• Saint Stanislaus Kostka is the patron saint of the attendees of Oblates of Saint Joseph Minor Seminary (a high school-level seminary in San Jose, Batangas, Philippines), as well as Manukan, Zamboanga del Norte Philippines.[citation needed]
  • One of the junior campuses of the Jesuit school Xavier College in Melbourne, Australia, is named Kostka Hall; Boston College also has named one of their freshman dorms Kostka Hall. He is also a patron of the minor seminarians of the Oblates of St. Joseph Minor Seminary.[citation needed]
  • Saint Stanislaw Kostka is also the patron saint of The Polish Saturday School in Manchester, Lancashire,[1] which was founded in 1949 by the Manchester Polish Ex-Combatants Association and which supports the school to this day.[citation needed] The Polish name of the school is Polska Szkoła Przedmiotów Ojczystych im. św. Stanisława Kostki w Manchesterze.
  • Saint Stanislaus High and Junior School in Gdynia is an independent private school located in Gdynia, Poland.[15]
  • A school in Quezon City Philippines has a name of Kostka School of Quezon City which is named after St. Stanislaus Kostka.[citation needed]
  • St. Stanislaus Kostka Church (Chicago) opened in 1867. By 1897, St. Stanislaus Kostka Parish was the largest parish in the United States with 8,000 families, totaling 40,000 people. There were twelve Masses each Sunday: six Masses in the upper church and another six Masses in the lower church. St. Stanislaus Kostka Parish is considered the mother church of the many Polish parishes.
  • The Brooklyn Diocese has two parishes and schools named after St. Stanislaus Kostka – one in Maspeth, Queens, and one in Greenpoint, Brooklyn.[citation needed]
  • There is also a St. Stanislaus Kostka Roman Catholic Church in Staten Island, NY.[16]
  • The Roman Catholic Diocese of Burlington has St. Stanislaus Kostka Church in West Rutland, Vermont. The Parish served the Polish families and the first Mass was celebrated on Easter Sunday 1906.[17]
  • The first Catholic secondary school in Tonga, founded in 1865, was named after St Stanislaus. This same school became known as Apifo'ou College since 1987.
  • There is also a St. Stanislaus Kostka Church in Hamilton, Ontario Canada. It is located at 8 St. Ann Street. The 100th anniversary was celebrated in 2012 (1912–2012).

See also[edit]


  1. ^ a b Rochford S.J., Tom. "Saint Stanislaus Kostka", Jesuits – global
  2. ^ a b c Van Ortroy, Francis. "St. Stanislas Kostka." The Catholic Encyclopedia Vol. 14. New York: Robert Appleton Company, 1912 Public Domain This article incorporates text from this source, which is in the public domain.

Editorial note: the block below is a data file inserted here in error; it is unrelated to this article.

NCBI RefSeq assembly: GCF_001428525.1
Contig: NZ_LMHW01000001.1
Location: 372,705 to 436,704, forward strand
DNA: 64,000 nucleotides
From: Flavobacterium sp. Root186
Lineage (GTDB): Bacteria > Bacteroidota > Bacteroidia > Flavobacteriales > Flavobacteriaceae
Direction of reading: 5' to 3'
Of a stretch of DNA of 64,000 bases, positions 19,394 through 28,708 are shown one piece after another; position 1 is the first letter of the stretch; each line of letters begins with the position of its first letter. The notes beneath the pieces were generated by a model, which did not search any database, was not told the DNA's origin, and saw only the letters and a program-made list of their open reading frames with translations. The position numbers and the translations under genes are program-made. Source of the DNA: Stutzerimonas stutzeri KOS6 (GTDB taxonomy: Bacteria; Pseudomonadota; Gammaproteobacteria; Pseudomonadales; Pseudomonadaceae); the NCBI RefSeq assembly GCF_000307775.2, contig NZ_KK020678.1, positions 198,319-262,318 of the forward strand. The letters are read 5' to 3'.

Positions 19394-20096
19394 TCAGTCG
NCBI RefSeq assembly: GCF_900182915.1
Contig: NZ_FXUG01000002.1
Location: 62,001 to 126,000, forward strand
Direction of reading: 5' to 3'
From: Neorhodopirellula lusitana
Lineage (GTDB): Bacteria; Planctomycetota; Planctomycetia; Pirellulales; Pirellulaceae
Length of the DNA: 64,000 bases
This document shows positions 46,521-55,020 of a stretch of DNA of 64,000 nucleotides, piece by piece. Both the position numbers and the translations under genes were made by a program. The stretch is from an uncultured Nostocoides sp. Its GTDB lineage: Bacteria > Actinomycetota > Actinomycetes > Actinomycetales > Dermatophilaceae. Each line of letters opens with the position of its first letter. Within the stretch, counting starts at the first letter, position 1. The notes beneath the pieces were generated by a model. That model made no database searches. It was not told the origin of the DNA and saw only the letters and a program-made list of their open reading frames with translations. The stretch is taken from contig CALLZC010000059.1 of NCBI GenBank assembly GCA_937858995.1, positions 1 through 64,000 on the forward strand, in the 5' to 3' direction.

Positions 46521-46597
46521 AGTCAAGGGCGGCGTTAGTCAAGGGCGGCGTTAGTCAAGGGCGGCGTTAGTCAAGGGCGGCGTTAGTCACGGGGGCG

3. ^ a b Coleridge, Henry James (1893). The Story of St. Stanislaus Kostka: Of the Society of Jesus. Burnes and Oates.
  4. ^ "Monument hist. Societatis Jesu, Sanctus Franciscus Borgia", IV, 635
  5. ^ "Monument hist. Societatis Jesu, Sanctus Franciscus Borgia", IV, 636
  6. ^ "Monument hist. Societatis Jesu, Sanctus Franciscus Borgia", IV, 637
  8. ^ Catholic Church (2004). Martyrologium Romanum (2004).
  9. ^ przez. "18 września – Święto św. Stanisława Kostki, patrona Polski – MISERICORS – Codzienna aplikacja Miłosierdzia" (in Polish). Retrieved 2022-08-19.
  10. ^ "Patron dzieci i młodzieży na trudne czasy". (in Polish). 2014-09-18. Retrieved 2022-08-19.
  11. ^ "The Death of St Stanislas Kostka by LE GROS, Pierre the Younger". Retrieved 2018-12-09.
  12. ^ The Plays of Saint Therese of Lisieux: "Pious Recreations". ICS Publications. 2008. p. 330.
  13. ^ St. Stanislaus High School, Bandra, Mumbai
  14. ^ Koneczny, Feliks. 1918. Polska w kulturze powszechnej. Kraków: Krakowska Ekspozytura Biura Patronatu dla Spółek Oszczęd i Pożyczek, p. 137.
  15. ^ "Zespół Szkół Jezuitów" (in Polish). Retrieved 2014-05-23.
  16. ^ "St. Stanislaus Kostka Parish – Staten Island".
  17. ^ "St. Bridget/St. Dominic/St. Stanislaus Kostka". St. Bridget/St. Dominic/St. Stanislaus Kostka. Retrieved 2021-03-07.
  • Holweck, F. G., A Biographical Dictionary of the Saints. St. Louis, MO: B. Herder Book Co., 1924.
  • This account has been drawn almost exclusively from the depositions of witnesses cited for the process of canonization of Stanislaus (cf. Archivio della Postulazione generale d. C. d. G., Roma).

 This article incorporates text from a publication now in the public domainVan Ortroy, Francis (1913). "St. Stanislas Kostka". In Herbermann, Charles (ed.). Catholic Encyclopedia. New York: Robert Appleton Company.